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A Global Tax Revolution?

New tax rules proposed by G-7 are intended to lead to tax equality and could end the practice of global companies raking in billions but looking for loopholes when paying taxes. They could benefit India as well.

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By Lily Thomas Jr-SAJU JAKOB

The agreement on a minimum global tax, as proposed by the G-7 summit held from June 11 to June 13 to which India was invited as a guest, is being celebrated as an epochal agreement. Yet there are many hurdles as the G20 meeting scheduled for October 30 in Rome is likely to raise more concerns about such a tax regime. Tax haven countries such as Ireland, Bahamas and Switzerland have expressed reservations and objections, while India has begun digital taxation based on revenue rather than profit.

However, if India agrees, there will be temporary difficulties and economic turbulence. Given India’s size and the trillions of dollars in digital opportunities, India can still gain benefits out of the new rules and continue to offer its exemptions (zero percent tax) for specialised economic zones, sectors and small businesses. The new tax rules may benefit India if multinational corporations market and sell their products here.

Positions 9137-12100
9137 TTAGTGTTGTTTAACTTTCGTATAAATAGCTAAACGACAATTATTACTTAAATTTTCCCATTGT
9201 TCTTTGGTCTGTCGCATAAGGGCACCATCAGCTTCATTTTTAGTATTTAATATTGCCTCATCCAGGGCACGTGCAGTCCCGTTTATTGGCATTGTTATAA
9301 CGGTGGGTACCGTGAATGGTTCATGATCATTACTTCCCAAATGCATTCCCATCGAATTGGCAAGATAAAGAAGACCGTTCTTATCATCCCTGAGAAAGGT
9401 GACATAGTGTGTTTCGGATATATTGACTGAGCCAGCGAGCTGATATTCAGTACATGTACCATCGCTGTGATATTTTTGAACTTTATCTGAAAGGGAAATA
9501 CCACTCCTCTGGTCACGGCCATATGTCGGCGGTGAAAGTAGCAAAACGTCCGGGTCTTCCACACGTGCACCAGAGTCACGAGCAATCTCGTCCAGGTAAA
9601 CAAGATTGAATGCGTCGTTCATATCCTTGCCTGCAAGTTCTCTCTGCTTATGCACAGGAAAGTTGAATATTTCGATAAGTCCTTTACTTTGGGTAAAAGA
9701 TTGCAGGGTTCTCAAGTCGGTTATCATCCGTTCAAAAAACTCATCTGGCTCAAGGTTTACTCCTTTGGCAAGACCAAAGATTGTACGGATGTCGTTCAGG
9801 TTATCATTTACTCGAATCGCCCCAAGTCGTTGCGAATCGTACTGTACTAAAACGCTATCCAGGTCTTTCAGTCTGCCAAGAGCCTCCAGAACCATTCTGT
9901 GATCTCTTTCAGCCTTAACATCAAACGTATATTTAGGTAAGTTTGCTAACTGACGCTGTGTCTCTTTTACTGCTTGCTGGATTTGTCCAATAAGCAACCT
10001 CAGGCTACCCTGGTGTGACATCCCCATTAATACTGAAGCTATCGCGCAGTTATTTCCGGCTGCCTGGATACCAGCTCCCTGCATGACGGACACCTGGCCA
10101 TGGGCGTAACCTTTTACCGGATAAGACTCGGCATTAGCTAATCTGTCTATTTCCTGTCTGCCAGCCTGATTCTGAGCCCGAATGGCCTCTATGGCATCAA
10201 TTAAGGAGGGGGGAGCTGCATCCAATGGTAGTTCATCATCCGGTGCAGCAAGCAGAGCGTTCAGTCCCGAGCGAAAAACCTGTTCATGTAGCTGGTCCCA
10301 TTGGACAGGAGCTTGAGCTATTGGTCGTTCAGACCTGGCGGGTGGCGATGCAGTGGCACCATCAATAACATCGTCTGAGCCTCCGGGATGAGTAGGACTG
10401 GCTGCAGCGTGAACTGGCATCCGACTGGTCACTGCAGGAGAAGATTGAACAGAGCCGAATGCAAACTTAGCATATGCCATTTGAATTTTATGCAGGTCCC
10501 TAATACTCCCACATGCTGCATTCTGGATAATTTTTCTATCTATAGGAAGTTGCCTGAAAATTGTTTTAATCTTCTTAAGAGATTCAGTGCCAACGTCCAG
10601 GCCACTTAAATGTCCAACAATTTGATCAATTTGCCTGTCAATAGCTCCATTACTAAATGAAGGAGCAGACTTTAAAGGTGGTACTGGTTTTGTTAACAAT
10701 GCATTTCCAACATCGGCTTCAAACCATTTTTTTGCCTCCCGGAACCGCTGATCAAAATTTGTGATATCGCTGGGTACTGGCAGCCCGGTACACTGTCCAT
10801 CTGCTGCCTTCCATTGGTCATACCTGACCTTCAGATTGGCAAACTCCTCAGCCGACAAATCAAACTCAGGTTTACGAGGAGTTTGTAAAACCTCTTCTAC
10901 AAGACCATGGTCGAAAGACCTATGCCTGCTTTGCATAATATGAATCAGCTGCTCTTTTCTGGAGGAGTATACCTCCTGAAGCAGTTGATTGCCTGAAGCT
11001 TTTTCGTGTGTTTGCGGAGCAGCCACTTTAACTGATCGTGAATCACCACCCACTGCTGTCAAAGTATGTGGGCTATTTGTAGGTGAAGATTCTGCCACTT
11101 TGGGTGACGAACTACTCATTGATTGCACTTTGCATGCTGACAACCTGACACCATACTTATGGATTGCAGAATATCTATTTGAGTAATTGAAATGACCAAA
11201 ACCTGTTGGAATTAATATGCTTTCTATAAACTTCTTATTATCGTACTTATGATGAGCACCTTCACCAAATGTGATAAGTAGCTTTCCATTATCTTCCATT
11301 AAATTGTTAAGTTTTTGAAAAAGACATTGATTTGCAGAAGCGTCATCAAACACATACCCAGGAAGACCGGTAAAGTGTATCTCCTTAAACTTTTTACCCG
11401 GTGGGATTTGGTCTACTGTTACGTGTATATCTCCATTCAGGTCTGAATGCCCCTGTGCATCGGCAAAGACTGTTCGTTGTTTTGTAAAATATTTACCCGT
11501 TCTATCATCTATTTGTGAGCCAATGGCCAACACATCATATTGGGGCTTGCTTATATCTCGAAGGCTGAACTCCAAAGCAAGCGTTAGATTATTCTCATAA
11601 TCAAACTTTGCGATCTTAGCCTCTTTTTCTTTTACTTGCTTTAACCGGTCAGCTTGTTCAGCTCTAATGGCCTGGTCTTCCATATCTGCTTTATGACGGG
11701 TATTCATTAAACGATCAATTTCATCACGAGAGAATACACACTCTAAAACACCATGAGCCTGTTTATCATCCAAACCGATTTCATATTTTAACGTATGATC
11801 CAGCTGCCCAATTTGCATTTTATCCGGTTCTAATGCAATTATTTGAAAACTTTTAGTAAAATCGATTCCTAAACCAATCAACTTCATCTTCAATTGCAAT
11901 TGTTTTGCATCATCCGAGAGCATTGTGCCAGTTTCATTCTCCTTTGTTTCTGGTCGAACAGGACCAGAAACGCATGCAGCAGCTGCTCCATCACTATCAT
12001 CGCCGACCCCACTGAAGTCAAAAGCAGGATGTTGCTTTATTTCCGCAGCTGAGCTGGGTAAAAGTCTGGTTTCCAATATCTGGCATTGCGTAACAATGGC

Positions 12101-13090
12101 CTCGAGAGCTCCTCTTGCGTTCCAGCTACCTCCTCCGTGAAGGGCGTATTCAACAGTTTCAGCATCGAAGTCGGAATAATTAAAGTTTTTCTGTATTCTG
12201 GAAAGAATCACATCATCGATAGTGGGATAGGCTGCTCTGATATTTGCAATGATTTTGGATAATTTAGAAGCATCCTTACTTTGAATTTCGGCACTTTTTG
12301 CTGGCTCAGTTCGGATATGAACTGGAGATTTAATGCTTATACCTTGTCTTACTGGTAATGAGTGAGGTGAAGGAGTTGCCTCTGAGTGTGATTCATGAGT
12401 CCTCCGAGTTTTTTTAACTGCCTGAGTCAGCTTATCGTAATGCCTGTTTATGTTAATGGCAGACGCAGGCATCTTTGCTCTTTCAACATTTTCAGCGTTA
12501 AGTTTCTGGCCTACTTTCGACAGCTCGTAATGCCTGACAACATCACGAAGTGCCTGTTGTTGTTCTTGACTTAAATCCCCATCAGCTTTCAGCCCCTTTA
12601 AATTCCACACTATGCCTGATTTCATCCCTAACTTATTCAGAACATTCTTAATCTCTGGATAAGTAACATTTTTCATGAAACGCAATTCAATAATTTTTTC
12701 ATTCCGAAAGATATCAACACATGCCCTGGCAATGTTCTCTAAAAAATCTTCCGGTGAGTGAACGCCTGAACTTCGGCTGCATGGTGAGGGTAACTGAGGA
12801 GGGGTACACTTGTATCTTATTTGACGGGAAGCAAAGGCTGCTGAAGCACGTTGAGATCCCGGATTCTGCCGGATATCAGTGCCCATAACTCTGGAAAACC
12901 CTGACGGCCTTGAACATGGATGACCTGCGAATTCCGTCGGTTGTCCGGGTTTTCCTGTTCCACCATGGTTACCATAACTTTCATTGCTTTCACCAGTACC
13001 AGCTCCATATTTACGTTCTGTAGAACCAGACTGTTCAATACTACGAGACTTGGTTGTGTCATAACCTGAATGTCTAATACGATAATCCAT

The issue of tax justice and equality has become one of the most pressing issues in the global economy since corporations are shifting their profits to countries with the lowest tax rates. The Bahamas is made up of 700 islands along the Caribbean coast, with sunbathers strolling along the sandy beaches and the colourful and popular Junkanoo carnival held in July and August. They are a little paradise—in tax matters—for many. Since the island nation became independent in 1973, it has survived on luxury, tourism, customs duties and on its reputation as a tax haven. There is no income or corporation tax here and tax evasion is not a criminal offence.